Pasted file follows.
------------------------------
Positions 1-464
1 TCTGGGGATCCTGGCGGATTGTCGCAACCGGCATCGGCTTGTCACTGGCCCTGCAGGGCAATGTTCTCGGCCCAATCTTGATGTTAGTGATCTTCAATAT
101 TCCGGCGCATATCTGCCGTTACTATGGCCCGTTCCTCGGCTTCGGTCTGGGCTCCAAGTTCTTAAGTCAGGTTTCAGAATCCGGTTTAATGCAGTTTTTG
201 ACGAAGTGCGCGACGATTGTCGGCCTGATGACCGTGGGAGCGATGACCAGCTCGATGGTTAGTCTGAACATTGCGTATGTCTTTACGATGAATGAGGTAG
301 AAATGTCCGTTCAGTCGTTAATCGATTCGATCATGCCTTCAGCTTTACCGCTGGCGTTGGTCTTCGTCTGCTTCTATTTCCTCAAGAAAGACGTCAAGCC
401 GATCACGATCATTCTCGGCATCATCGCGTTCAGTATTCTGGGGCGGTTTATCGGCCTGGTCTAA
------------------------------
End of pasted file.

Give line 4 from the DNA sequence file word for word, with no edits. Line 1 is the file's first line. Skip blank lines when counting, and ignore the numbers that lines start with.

201 ACGAAGTGCGCGACGATTGTCGGCCTGATGACCGTGGGAGCGATGACCAGCTCGATGGTTAGTCTGAACATTGCGTATGTCTTTACGATGAATGAGGTAG